Under pheromone-induced conditions, expression of SsPRF1 in JG35/JG36 culture was about 2.4-fold up-regulated compared to that in the sporidial growth stage of the wild-type strains (Figure 5), suggesting that SsPRF1 expression is up-regulated by mating. In this regard, it has been reported that in U. maydis Prf1 expression was significantly induced by sexual pheromones (Hartmann et al., 1996). Since SsPRF1 is present in both JG35 and JG36, we could not tell which strain may contribute to the increase in expression of the gene. By taking the expression levels in JG35/JG36Δprf1 and JG35/284E3 into account, we concluded that truncated SsPRF1 in 284E3 was not functional, since the transcript level of SsPRF1 in JG35/284E3 was at about the average of JG35 and 284E3 (Figure 5). Studies in U. maydis have shown that Prf1 undergoes post-translational modification (phosphorylation) for activation (Kaffarnik et al., 2003). Thus it would be of interest to investigate the upstream signal transduction pathways that switch on pheromone-stimulated gene expression through SsPrf1 phosphorylation.
Chang et al. (2018) reported that cAMP-PKA signal pathway regulates S. scitamineum mating/filamentation likely through regulation of intracellular redox homeostasis. We found that exougenous addition of cAMP could not restore mating/filamentation of the Δprf1 mutant, as it does to the cAMP-PKA mutants (Chang et al., 2018), indicating that SsPrf1 acts at downstream of cAMP-PKA signaling pathway. This is consistent with what has been reported in U. maydis (Kaffarnik et al., 2003). We found no obvious difference between the wild-type and the Δprf1 mutant in aspects of oxidative stress tolerance or intracellular H2O2 level (Supplementary Figures S4A,B). Also, addition of low concentration (0.1 mM) of H2O2 could not promote mating/filamentation in the Δprf1 mutant (under mating condition with the opposite mating-type sporidia, Supplementary Figure S4C), as it does to the wild-type strain or the cAMP-PKA mutants (Chang et al., 2018). These results confirmed that the SsPrf1 function is not relevant to intracellular redox homeostasis but may be solely on regulation of mating locus genes.
Overall, our present study, together with previous published functional study of a and b locus, completes the regulation network of S. scitamineum mating/filamentation at downstream of the cAMP-PKA signaling pathway, and in parallel of redox signaling.
All datasets generated for this study are included in the manuscript and/or the Supplementary Files.
GZ, YD, EC, MY, GC, ZW, CZ, and BZ performed the experiments. PX, BC, CC, and ZJ conceived and designed the experiments. GZ, YD, CC, BC, and ZJ analyzed the data. GZ, BC, and ZJ contributed reagents, materials, and analysis tools. GZ and YD wrote the manuscript. All authors read and approved the final manuscript.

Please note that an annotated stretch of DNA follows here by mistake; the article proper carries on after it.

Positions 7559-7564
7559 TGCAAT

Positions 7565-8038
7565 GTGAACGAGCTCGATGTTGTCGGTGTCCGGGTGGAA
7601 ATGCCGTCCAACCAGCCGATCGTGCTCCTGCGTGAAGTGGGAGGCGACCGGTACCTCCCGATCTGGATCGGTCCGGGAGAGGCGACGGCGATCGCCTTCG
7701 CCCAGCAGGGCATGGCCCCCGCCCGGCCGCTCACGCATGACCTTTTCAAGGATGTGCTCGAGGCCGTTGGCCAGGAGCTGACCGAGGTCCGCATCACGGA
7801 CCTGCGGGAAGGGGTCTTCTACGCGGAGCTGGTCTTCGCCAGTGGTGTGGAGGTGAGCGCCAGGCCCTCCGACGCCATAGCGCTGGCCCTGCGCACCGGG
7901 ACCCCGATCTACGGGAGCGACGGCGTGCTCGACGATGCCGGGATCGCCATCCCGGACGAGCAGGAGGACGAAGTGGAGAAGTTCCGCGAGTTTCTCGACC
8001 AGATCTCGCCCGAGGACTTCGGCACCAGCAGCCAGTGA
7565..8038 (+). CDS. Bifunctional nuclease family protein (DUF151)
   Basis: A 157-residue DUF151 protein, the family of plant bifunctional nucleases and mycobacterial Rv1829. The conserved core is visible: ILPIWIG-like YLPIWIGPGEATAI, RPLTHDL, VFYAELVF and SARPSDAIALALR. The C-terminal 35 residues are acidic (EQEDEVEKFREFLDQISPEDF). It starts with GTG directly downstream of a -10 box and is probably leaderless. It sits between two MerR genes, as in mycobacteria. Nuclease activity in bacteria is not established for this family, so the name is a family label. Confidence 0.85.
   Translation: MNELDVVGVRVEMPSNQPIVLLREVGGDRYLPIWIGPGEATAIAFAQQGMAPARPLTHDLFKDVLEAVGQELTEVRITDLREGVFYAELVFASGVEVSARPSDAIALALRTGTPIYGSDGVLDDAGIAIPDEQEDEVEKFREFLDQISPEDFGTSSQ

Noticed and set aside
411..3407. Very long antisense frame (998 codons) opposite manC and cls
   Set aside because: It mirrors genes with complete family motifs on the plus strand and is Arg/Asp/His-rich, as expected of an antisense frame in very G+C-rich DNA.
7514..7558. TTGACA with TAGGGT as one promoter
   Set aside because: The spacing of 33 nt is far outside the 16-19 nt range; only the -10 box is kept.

This work was supported in part by the National Basic Research Program of China (973 Program, Grant No. 2015CB150600), National Natural Science Foundation of China (Grant No. 31660500), and Guangxi Key Laboratory of Biology for Crop Diseases and Insect Pests Project (Grant No. 15-140-45-ST-1). The funders had no role in the design of the study, collection, analysis, and interpretation of data, and in the writing of the manuscript.
Conflict of Interest Statement
The authors declare that the research was conducted in the absence of any commercial or financial relationships that could be construed as a potential conflict of interest.
We thank Dr. L. H. Ji and Dr. L. H. Sun for sharing the vectors pEX1-GAP-eGFP, pNGR1, and pEX2.
The Supplementary Material for this article can be found online at: https://www.frontiersin.org/articles/10.3389/fmicb.2019.02115/full#supplementary-material
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Keywords: Sporisorium scitamineum, pheromone response factor, mating, pathogenicity, fungi
Citation: Zhu G, Deng Y, Cai E, Yan M, Cui G, Wang Z, Zou C, Zhang B, Xi P, Chang C, Chen B and Jiang Z (2019) Identification and Functional Analysis of the Pheromone Response Factor Gene of Sporisorium scitamineum. Front. Microbiol. 10:2115. doi: 10.3389/fmicb.2019.02115
Received: 28 June 2019; Accepted: 28 August 2019;
Published: 10 September 2019.
Edited by:Baokai Cui, Beijing Forestry University, China
Reviewed by:Shaobin Zhong, North Dakota State University, United States
Zonghua Wang, Fujian Agriculture and Forestry University, China
Copyright © 2019 Zhu, Deng, Cai, Yan, Cui, Wang, Zou, Zhang, Xi, Chang, Chen and Jiang. This is an open-access article distributed under the terms of the Creative Commons Attribution License (CC BY). The use, distribution or reproduction in other forums is permitted, provided the original author(s) and the copyright owner(s) are credited and that the original publication in this journal is cited, in accordance with accepted academic practice. No use, distribution or reproduction is permitted which does not comply with these terms.